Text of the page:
Martin A. Shields, The Lexham Bible Dictionary, 2012, 2013, 2014.
Aristotle denied the afterlife entirely. That the Greeks generally denied a bodily resurrection is evidenced by —
(Act 17:32 ESV) Now when [the philosophers on Mars Hill] heard of the resurrection of the dead, some mocked. But others said, “We will hear you again about this.”
The Jewish Sadducees were associated with the priestly class, through whom Rome ruled the Jews. Likely as a result of their closeness to Rome, and to the Greeks before them, the Sadducees adopted a Grecian understanding of the afterlife, denying the resurrection.
Josephus, the Jewish historian who wrote in the closing years of the 1st century A.D., adds to the information in the NT about this party. He says that the Sadducees, in contrast to the Pharisees and Essenes, gave no place to the overruling providence of God, but emphasized that all that happens to us is the result of the good or evil that we do (Antiq. 13.5.9; War 2.8.14). Josephus, in a way comparable to the NT, speaks of the Sadducees’ rejection of “the immortal duration of the soul, and the punishments and rewards in Hades” (War 2.8.14). “Souls die with the bodies” was what they said (Antiq. 18.1.4).
Walter A. Elwell and Barry J. Beitzel, Baker Encyclopedia of the Bible, 1988, 1880–1881.
And so we shouldn’t be surprised that the early church struggled with the question, since it was very counter-cultural at the time. The Pharisees and probably most ordinary Jews — at least those who lived in Judea and Galilee — believed in the resurrection. They particularly found support for the teaching in —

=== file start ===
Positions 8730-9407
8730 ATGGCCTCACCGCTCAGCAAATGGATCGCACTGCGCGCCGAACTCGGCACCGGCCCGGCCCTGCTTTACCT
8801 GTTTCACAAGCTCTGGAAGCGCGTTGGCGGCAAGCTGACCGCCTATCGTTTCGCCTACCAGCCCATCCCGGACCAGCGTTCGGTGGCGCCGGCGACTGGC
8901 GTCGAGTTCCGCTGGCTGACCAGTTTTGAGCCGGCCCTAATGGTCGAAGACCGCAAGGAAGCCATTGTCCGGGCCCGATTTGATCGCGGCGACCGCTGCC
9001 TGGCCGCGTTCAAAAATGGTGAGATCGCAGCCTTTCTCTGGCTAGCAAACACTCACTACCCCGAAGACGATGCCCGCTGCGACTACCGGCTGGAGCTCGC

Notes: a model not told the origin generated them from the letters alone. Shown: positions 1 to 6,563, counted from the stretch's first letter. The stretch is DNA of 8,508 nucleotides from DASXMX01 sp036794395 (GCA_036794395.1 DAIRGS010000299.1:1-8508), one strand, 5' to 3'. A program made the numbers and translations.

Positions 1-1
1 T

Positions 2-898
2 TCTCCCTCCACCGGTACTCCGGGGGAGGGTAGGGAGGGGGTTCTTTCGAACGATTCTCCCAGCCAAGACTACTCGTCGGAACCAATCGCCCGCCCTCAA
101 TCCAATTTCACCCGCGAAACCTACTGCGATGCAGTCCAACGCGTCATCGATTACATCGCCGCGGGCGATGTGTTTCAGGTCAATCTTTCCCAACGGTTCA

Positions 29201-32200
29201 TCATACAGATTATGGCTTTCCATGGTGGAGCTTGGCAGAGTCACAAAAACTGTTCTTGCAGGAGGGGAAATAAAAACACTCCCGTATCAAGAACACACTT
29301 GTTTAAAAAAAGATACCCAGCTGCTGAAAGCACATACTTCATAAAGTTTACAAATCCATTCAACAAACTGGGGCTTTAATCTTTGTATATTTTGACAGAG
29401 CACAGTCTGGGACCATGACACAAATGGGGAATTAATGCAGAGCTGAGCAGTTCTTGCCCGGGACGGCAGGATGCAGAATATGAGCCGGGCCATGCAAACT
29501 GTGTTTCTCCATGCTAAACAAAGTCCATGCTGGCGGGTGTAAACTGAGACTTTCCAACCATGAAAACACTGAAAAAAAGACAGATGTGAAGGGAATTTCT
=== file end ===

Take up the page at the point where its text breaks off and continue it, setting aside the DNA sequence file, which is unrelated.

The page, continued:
(Dan 12:2-3 ESV) 2 And many of those who sleep in the dust of the earth shall awake, some to everlasting life, and some to shame and everlasting contempt. 3 And those who are wise shall shine like the brightness of the sky above; and those who turn many to righteousness, like the stars forever and ever.
I’ve covered this in much more detail in the Wineskins series.
Now, the argument Paul makes throws modern Christians for a bit of a loop. It’s very simple —
(1Co 15:12-13 ESV) Now if Christ is proclaimed as raised from the dead, how can some of you say that there is no resurrection of the dead? 13 But if there is no resurrection of the dead, then not even Christ has been raised.
Paul says that we Christians will be resurrected in the same way that Jesus was resurrected. Jesus was raised bodily from the grave, leaving only his burial clothes. His body left the grave.